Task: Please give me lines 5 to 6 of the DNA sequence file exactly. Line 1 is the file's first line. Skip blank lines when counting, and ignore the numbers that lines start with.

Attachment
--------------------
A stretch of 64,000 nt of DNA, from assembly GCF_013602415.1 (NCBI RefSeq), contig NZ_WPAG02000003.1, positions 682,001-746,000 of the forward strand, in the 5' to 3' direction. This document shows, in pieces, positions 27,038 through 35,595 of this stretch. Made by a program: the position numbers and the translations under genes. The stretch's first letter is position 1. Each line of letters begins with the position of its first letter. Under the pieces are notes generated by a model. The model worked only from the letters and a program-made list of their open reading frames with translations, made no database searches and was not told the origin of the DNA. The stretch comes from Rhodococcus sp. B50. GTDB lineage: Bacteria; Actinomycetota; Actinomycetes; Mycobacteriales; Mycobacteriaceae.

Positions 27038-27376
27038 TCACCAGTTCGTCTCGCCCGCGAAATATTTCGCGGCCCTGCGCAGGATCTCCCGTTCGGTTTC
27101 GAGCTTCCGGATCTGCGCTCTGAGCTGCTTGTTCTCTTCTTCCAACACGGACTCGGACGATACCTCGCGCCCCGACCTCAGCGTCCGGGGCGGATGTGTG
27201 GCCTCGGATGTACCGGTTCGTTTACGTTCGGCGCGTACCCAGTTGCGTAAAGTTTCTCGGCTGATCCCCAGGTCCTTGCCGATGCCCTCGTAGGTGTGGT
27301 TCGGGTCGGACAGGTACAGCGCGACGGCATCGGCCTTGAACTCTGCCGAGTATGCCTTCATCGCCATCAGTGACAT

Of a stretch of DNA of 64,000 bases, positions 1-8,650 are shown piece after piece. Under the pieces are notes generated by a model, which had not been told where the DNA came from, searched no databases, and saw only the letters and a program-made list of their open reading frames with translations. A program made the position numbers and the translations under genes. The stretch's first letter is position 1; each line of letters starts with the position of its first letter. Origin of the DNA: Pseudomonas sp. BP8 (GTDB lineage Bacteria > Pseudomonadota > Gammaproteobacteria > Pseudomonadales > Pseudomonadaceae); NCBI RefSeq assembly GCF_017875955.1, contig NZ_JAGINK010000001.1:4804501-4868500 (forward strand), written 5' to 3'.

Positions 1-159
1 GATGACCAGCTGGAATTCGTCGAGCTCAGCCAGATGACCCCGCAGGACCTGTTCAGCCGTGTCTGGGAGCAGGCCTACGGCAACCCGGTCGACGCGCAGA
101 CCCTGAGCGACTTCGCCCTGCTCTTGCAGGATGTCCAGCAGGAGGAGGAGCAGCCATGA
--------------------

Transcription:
27201 GCCTCGGATGTACCGGTTCGTTTACGTTCGGCGCGTACCCAGTTGCGTAAAGTTTCTCGGCTGATCCCCAGGTCCTTGCCGATGCCCTCGTAGGTGTGGT
27301 TCGGGTCGGACAGGTACAGCGCGACGGCATCGGCCTTGAACTCTGCCGAGTATGCCTTCATCGCCATCAGTGACAT